Both the northbound and southbound lanes of Las Vegas Boulevard were closed in the area of the shooting and collision as police investigated the crime scene.
Biden speaks at gun-control conference
DANBURY, Conn., Feb. 21 (UPI) -- Vice President Joe Biden, speaking Thursday at a Danbury, Conn., gun-control conference, called on political colleagues to show courage in enacting new laws.
"We have to speak for those 20 beautiful children who died 69 days ago, 12 miles from here," he said, a reference to those killed in the shooting at a Newtown, Conn. elementary school Dec. 14.
Biden said he met with two parents of the children before taking the stage, and said of them, "You have a hell of a lot more courage than I do."
Referring to his colleagues in politics, he added, "If you are concerned about your political survival, you should be concerned about the survival of our children," noting "There's a moral price to pay for inaction. I can't imagine who we will be judged as a society if we do nothing."
The daylong conference Thursday, organized by Sen. Richard Blumenthal, Sen. Chris Murphy and Rep. Elizabeth Esty, also heard from U.S. Secretary of Education Arne Duncan, Bridgeport, Conn., mayor Bill Finch, Newtown First Selectwoman Pat Llodra, and Connecticut State Police Capt. Dale Hourigan, the Hartford, Conn. Courant reported Thursday.
Hourigan explained the horror of arriving at Sandy Hook Elementary School and said, "It's our hope as law enforcement officers that as a result our laws are strengthened."
Poll: Public would blame GOP for sequester
WASHINGTON, Feb. 21 (UPI) -- U.S. voters agree with President Barack Obama on reducing the debt through increased revenues and spending cuts, a Pew Research Center/USA Today poll found.
The nationwide poll of 1,504 adults -- conducted Feb. 13-18 -- found if is no deal is reached by March 1 to avoid scheduled across-the-board federal spending, 49 percent would hold congressional Republicans responsible and 31 percent would blame President Barack Obama.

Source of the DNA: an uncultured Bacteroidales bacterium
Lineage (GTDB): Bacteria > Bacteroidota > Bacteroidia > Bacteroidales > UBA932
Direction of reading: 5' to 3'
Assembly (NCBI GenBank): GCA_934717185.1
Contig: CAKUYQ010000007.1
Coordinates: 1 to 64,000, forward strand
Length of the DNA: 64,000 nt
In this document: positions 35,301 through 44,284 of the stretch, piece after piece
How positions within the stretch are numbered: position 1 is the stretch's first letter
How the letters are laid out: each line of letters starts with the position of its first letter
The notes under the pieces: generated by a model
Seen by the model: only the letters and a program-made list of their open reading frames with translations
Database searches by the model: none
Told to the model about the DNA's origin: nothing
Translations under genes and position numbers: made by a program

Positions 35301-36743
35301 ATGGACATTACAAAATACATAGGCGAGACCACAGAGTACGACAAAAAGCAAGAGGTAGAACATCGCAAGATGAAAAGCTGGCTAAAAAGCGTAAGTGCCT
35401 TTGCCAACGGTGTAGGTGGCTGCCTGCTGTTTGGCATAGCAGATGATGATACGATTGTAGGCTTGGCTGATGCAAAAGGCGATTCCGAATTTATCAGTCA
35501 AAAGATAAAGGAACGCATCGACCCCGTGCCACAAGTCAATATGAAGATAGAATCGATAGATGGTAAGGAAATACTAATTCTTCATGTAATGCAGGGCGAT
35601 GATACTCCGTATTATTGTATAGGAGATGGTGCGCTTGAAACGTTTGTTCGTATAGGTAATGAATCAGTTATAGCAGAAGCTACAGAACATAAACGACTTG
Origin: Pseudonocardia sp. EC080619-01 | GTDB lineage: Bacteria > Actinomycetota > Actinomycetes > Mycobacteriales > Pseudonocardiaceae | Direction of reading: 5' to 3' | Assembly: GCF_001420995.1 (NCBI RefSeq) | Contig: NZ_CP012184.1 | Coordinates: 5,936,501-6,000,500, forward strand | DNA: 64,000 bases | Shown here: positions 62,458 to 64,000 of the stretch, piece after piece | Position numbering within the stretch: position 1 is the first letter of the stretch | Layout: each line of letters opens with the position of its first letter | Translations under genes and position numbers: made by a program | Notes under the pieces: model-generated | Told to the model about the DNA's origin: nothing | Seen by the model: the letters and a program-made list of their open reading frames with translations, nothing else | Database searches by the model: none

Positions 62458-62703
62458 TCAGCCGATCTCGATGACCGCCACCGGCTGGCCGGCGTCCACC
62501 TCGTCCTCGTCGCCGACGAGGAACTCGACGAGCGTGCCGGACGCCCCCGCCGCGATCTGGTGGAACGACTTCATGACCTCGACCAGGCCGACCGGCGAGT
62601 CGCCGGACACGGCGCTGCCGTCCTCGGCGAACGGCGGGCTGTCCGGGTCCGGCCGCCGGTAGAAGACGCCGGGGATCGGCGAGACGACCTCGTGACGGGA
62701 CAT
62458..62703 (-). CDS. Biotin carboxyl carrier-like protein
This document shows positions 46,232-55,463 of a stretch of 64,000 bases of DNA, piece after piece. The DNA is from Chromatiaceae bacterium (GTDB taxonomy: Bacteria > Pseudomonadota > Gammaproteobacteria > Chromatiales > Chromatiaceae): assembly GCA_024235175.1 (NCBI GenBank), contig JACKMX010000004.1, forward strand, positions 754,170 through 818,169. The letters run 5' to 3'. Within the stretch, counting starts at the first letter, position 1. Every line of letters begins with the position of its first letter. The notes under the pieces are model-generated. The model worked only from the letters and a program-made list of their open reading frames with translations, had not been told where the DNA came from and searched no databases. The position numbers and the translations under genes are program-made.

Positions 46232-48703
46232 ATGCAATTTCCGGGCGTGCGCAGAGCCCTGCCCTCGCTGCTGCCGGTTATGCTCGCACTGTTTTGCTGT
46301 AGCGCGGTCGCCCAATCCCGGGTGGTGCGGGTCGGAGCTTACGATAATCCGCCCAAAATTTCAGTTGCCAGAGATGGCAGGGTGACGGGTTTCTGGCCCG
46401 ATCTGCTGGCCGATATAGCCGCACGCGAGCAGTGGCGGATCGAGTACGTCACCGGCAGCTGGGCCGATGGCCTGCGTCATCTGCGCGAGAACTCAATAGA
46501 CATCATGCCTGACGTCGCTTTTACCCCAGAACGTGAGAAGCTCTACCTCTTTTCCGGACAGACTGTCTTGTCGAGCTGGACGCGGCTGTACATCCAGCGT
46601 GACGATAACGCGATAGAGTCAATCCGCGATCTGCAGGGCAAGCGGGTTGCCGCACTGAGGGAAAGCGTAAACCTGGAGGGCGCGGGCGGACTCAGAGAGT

About 1-in-4 of those surveyed said they had heard about the spending -- about the same percentage as those who said they knew nothing about it.
If there is no deal by March 1, 40 percent say it would be preferable to let the cuts take effect and 49 percent say it would be better to delay the cuts, Pew said on its website.
The margin of sampling error was 2.9 percentage points.
Obama placed telephone calls Thursday to House Speaker John Boehner, R-Ohio, and Senate Minority Leader Mitch McConnell, R-Ky., to discuss the sequester, White House spokesman Jay Carney said, telling White House reporters the president "had good conversations" with the top congressional Republicans.
Carney did not provide specifics of the discussions.
Obama said Thursday he doesn't know whether Republicans "are going to move" on avoid what he has called a "meat clever" approach to spending cuts, The Hill reported.
"We're going to have to try to keep pushing over the next seven or eight days," he said on the syndicated Al Sharpton radio show.
"My sense is their basic view is that nothing is important enough to raise taxes on wealthy individuals or corporations, and they would prefer to see these kind of cuts that could slow down our recovery over closing tax loopholes," the president said. "And that's the thing that binds their party together at this point."
A spokesman for Boehner said Republicans would consider closing loopholes, but only if savings did not go to pay for further deficit spending, The Hill said.